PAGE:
- Risk and capacity building internally to assist employees engage with customers on climate change issues
- Products and services innovation including green home loans and addressing environmental sup0ply chain management
- Engaging employees
All Westpac’s credit processes include an assessment of ESG risk following the introduction in 2010 of its ESG Risk Management Framework and Credit Policy. This brought about a revision of its Principles for Responsible Lending in line with its responsibilities under the UN Principles of Responsible Investment (PRI).
In 2011 Westpac launched the Davidson Institute Australia’s first school of money, a dedicated education resource to help all Australians access financial education.
In 2011 it continued its disaster relief program by contributing over $AUS1.5 million to employees and communities in Queensland, Victoria and Christchurch. By 2012 Westpac had donated over $AUS30.7million to over 1600 charities over 13 years.
Moreover in 2011 Westpac began implementing their Indigenous Reconciliation Action Plan and introduced a new Senior Manager, Indigenous Employment, a steering committee to oversee the indigenous employment, an indigenous employee working group and integrated indigenous suppliers into their supply chain.
In 2011 it is the only Australian bank listed in the Global 100 Most Sustainable Corporations in the World. It is regarded as one of the world’s most ethical companies for the period 2008 to 2011 by the Ethisphere Instutite. And it is included in the international FTSE4Good Index, an international responsible investment index.
In 2011 it was the top Australian bank and in the Global Top 10 of the Carbon Performance Leadership Index for the second year in a row. The Money Magazine 2011 Consumer Finance Awards awarded the bank the 2011 Socially Responsible Bank of the year award.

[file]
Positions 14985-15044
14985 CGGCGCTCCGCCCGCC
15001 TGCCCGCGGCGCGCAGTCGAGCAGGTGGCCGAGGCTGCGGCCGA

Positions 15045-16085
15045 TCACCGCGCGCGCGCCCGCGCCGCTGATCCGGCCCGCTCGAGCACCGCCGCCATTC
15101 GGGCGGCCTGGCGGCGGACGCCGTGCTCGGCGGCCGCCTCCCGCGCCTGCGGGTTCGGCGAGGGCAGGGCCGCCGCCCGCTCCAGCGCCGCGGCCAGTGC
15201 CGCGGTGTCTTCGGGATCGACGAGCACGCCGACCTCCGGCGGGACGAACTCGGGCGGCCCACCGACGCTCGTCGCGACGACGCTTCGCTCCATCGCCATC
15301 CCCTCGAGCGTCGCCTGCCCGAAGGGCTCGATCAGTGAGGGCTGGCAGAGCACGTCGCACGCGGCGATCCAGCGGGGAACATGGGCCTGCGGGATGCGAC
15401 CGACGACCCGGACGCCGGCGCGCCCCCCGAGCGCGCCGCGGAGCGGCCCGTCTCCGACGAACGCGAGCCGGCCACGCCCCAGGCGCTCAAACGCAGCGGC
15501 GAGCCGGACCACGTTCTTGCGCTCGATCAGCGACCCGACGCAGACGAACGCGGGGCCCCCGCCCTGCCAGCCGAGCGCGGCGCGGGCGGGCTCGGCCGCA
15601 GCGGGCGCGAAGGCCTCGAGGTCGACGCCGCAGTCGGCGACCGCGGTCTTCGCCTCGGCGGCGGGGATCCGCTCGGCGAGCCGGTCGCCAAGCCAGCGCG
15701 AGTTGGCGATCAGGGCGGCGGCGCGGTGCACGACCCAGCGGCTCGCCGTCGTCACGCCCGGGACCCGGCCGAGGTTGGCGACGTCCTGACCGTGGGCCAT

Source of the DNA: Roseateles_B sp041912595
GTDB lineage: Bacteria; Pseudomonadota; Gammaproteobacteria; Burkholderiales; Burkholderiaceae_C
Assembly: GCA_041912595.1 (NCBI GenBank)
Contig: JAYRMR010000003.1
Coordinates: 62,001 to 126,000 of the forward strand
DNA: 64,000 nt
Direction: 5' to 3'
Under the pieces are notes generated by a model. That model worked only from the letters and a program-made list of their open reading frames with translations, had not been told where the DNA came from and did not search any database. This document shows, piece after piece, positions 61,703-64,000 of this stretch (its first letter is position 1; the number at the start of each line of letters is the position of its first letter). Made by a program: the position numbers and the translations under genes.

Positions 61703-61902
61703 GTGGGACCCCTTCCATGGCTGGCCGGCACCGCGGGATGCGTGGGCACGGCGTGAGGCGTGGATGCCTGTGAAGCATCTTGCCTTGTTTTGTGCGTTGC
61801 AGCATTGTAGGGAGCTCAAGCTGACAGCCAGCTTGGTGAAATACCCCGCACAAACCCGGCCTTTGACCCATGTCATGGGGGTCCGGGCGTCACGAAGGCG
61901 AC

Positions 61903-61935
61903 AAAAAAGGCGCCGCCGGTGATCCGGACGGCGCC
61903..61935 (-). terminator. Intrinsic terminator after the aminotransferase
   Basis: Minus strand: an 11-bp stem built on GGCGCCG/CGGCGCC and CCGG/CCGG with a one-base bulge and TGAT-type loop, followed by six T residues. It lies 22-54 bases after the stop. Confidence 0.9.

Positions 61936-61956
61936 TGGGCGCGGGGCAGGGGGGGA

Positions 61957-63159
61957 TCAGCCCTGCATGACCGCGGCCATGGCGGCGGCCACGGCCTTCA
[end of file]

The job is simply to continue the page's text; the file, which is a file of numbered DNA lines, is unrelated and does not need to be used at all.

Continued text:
The big issues in the late 1990s that impacted on banks’ reputation were focused on branch closures, hidden fees and excess profits. In contrast in 2008 Westpac regarded the big issues to be consumer debt, climate change, responsible lending, penalty fees and the 'war for talent'. However now in 2012 the continuing disquiet about banks behaviour in light of the GFC has seen stakeholder concerns revert to excess profits, hidden fees, and high interest rates. This points to the fluid nature of stakeholder concerns and the need for continual and proactive stakeholder engagement strategies. This fluidity is recognized by Westpac in its 2011 Annual Report stating that proactive stakeholder engagement to understand the changing environment is a key strategic activity.
In 2011 Westpac documented its focus areas to be:
- demographic and cultural change, with expected skill shortages;
- environmental challenges, with scarcity of natural resources, environmental disruptions, energy security and climate change; and
- Sustainable wealth creation beyond the customer base.
Westpac believed improving employee morale and retention was key to bring about more responsible business practices. This is often the opposite approach from many businesses which regard employees at the end of the value chain rather than the beginning; who view employees as a cost rather than as key to value creation. In making employees a key component, Westpac believes that external stakeholders will not regard the inclusion of ‘sustainability and responsibility’ into strategy and operations as simply ‘greenwash’. Employee buy-in hence enhances business legitimacy.
Linked to stakeholder perception is the role of communication. Westpac recognized the need to make sustainability part of the 'substance' of the business, and cautioned that stakeholder issues should not be dealt with based on 'perception'. Clear metrics around stakeholder issues and engagement are important. Often marketing and public relations professionals try to explain away the concerns of community, but Westpac’s approach was to engage with the public. Key internal change agents at the executive level argued forcefully internally that public perception of business is usually correct and based on actual stakeholder concerns.